My lesson from Jonah is that we can’t run, from God. From being a Jew. Especially not now, when our temple needs us! It doesn’t matter if we feel up to the task. It doesn’t matter if we are confident. It doesn’t matter if we have all that it takes. It doesn’t matter if we have the time or the money. It doesn’t matter if you have other priorities. It only matters, it ONLY matters, IF being a JEW MATTERS TO YOU! You stick to that, and the rest don’t mean shit.”

This place, this tent, this temple, matters. It has mattered for thousands of families, and this community, since the civil war. And if after nearly 167 years we are having a mid-life crisis, that, should be considered a blessing.

Rabbi Peter S. Knobel, past president of the Central Conference of American Rabbis.
Says, “Our synagogues … strive to be “Mishkan” vehicles to bring the Divine Presence into our lives.

But we all know Jonah wasn’t alone. He couldn’t be. Where do we draw our strength? Rabbi David Saperstein said, “In Jewish tradition, each time we finish reading a book of the Torah, we rise as a community and declare chazak chazak v’nitchazek, “Be strong, be strong, and we will be strengthened.” This seems to suggest that our personal strengths are inextricably bound with those of the community: as we individually strengthen ourselves, the collective is subsequently fortified. The command may be in the singular, ‘Be strong, be strong, … ‘ but the result is in the plural.” And we will be strengthened.

In summary, WE can do THIS!

On behalf of the Vassar Temple officers, trustees, and staff, as well as my family, I wish you all L’SHANAH TOVAH!

Bob Ritter


100 Torah Study Posts – Some Reflections

100 Torah Study Posts – Some Reflections

Over the past three years I have posted my Torah Study Notes to the Vassar Temple Blog and am now advised by the omniscient computer monitoring the blog that I have posted 100 times. I am in the habit of taking notes at whatever learning event I am attending. It is a habit honed in law school at NYU. I once loaned my Real Property Notes to a class-mate/friend who never attended class. He received a better grade on the final than I did. In any event posting the notes has forced me to be more disciplined – not only in terms of paying attention to the colloquy in class – but also in terms of organizing my own thoughts and thinking about the discussions afterwards. Typically, I will go home after the class and edit what has been written and look up references that I did not understand. Because the discussions are wide-ranging with many digressions I am sure that most readers who are looking for a coherent train of thought or narrative have been disappointed. The notes are also difficult without a copy of Plaut easily at hand. These difficulties probably account for why I have not received more than a handful of comments from readers in the past three years. Notwithstanding, I like to think that the notes have been casually scanned by some of you and that there might be a nugget, an aphorism, a pithy comment from Rabbi Golomb or my classmates that may be evocative. I can tell you that, in addition to learning the lessons of Torah,  I have learned much about Jewish history, culture, thinkers, and writers, not to mention books and movies that I otherwise probably would not have read or seen. Part of the learning process has been looking up the names of the many theological and sociological commentators mentioned by Rabbi Golomb, or the concepts and even words that were new to me.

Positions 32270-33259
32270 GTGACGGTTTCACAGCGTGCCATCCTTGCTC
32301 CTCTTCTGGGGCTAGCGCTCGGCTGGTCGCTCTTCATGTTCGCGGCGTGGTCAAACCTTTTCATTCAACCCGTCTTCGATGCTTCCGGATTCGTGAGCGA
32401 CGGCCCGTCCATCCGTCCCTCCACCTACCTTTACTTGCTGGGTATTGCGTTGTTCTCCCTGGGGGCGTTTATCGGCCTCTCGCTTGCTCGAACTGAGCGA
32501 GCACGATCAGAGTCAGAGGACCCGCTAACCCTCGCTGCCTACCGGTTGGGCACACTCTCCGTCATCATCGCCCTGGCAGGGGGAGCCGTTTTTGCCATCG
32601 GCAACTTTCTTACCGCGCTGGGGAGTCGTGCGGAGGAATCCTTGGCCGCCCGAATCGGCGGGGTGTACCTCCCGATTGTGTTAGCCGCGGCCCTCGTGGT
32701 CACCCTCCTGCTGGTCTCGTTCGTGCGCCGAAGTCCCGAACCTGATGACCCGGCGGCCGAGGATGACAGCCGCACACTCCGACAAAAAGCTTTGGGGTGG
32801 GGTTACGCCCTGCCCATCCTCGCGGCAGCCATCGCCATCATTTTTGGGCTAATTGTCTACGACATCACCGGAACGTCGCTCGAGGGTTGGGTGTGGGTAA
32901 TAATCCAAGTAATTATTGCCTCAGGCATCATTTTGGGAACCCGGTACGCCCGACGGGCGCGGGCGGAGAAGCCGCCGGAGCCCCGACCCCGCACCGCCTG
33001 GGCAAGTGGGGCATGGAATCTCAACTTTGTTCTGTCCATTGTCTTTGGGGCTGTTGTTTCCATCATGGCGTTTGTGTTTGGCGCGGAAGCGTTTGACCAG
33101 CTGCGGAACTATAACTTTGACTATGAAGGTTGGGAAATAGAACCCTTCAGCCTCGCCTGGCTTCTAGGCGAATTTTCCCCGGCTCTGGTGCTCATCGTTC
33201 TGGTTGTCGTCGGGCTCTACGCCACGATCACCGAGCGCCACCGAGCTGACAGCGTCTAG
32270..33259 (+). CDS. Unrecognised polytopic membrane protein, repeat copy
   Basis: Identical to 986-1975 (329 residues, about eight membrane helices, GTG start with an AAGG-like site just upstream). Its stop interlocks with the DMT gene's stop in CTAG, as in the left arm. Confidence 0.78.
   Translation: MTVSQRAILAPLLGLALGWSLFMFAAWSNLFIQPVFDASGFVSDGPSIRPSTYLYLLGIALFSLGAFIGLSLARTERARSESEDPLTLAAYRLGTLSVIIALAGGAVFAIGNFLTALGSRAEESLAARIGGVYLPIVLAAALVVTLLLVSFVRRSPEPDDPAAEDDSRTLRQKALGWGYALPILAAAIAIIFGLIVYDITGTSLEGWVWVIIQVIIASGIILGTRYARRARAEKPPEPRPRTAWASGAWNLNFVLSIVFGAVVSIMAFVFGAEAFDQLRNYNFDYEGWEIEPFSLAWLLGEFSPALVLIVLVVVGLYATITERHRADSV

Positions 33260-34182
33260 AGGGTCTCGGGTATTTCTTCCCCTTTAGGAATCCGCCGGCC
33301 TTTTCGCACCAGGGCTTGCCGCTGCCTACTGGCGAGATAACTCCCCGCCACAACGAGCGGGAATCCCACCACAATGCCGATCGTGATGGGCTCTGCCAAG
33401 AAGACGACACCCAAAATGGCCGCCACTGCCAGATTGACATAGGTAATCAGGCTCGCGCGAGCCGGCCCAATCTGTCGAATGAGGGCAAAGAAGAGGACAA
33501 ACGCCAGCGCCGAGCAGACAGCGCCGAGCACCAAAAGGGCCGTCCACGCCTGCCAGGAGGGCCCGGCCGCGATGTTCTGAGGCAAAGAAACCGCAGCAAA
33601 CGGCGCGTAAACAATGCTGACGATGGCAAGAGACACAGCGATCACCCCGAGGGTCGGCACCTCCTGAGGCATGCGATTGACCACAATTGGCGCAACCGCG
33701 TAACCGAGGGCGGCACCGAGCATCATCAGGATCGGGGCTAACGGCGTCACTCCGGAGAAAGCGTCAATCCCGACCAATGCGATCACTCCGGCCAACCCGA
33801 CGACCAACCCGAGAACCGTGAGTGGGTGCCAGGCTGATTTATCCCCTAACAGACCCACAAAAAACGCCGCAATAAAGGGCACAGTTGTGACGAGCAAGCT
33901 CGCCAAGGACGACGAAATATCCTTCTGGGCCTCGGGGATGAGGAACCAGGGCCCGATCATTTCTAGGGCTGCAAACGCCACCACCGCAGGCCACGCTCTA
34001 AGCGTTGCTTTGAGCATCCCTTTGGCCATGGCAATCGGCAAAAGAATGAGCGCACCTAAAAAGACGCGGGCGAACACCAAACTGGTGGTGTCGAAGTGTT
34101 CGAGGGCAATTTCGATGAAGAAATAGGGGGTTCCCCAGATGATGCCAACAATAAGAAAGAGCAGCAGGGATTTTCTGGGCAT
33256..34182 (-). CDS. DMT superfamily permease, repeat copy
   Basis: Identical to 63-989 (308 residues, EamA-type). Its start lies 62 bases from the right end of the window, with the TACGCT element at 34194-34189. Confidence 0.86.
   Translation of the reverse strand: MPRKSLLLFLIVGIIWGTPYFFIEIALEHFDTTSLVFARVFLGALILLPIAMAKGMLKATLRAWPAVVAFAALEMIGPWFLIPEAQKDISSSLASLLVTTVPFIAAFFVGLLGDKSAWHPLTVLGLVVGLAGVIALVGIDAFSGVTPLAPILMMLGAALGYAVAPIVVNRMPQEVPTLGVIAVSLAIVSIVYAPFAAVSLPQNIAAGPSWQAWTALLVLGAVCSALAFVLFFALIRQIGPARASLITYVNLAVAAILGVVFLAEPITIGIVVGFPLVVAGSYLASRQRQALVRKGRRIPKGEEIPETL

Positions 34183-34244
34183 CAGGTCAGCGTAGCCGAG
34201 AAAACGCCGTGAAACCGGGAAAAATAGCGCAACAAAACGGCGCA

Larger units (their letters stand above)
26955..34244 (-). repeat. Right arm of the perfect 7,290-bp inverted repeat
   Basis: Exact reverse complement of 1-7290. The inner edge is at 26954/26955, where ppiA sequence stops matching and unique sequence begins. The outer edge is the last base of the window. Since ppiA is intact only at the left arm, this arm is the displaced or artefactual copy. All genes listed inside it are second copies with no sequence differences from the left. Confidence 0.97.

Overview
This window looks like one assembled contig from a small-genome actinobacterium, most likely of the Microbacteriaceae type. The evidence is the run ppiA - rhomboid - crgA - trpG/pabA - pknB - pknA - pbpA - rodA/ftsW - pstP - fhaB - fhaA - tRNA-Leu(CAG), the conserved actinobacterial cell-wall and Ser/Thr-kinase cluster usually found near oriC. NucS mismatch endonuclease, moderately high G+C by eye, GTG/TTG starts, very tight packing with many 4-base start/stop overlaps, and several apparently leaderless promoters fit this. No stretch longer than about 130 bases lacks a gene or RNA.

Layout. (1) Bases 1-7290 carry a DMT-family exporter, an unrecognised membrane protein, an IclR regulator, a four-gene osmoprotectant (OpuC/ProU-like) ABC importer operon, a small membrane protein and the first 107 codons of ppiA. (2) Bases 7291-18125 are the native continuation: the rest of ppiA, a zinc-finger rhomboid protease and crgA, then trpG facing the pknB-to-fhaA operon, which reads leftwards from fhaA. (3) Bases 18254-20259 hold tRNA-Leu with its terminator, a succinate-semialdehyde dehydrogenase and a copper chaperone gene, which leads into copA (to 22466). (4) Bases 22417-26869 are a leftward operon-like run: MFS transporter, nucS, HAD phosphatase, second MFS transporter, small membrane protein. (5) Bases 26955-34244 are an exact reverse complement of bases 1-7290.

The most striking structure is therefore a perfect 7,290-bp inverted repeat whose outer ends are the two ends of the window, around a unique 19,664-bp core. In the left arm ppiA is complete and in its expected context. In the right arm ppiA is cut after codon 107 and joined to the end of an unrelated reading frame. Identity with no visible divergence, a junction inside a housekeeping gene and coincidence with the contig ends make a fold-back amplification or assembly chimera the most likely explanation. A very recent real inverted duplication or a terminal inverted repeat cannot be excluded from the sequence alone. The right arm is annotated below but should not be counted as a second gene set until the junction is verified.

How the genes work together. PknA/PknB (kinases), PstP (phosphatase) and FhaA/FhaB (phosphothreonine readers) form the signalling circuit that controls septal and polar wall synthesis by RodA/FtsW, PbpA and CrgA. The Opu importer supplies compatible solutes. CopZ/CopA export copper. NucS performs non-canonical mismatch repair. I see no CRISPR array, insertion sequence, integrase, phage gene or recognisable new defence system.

One of the greatest pleasures of Torah Study has been getting to better know the many other members of the Vassar Temple family (and even some non-members) who have attended over the years. Some of the attendees have proven to be amazingly learned in their own right: I must mention Sam Finnerman, Doi Cohen, Elaine Lipschutz, Muriel Lampell, Ron Rosen and  C. J. Kelly who have so frequently added to the discussion from what appears to me to be a deep reservoir of knowledge – knowledge not only of Jewish history and practice – but also of the human condition.

Finally, I must express a warm and heartfelt “thank you” to Rabbi Paul Golomb. His patience in dealing with the often inane questions and comments of this writer, and others, has been extraordinary.  He has been and continues to be an amazing scholar and guide to “peeling the onion” that is The Torah.

Lou Lewis – September 15, 2014


Torah Study Notes 9-13-14

Sept ember 13, 2014
p. 1350 – Deuteronomy – Ki Tavo – the conclusion of Moses’ third long oration immediately before his death and the entry of the people into the promised land.
26:1 The sanctification of the land and acknowledgement of the fulfillment of the promise. Rituals of thanksgiving are prescribed. Put fruit in a basket, take it to the priest at the place chosen by God to establish the divine name and publicly acknowledge entry into the land given by God.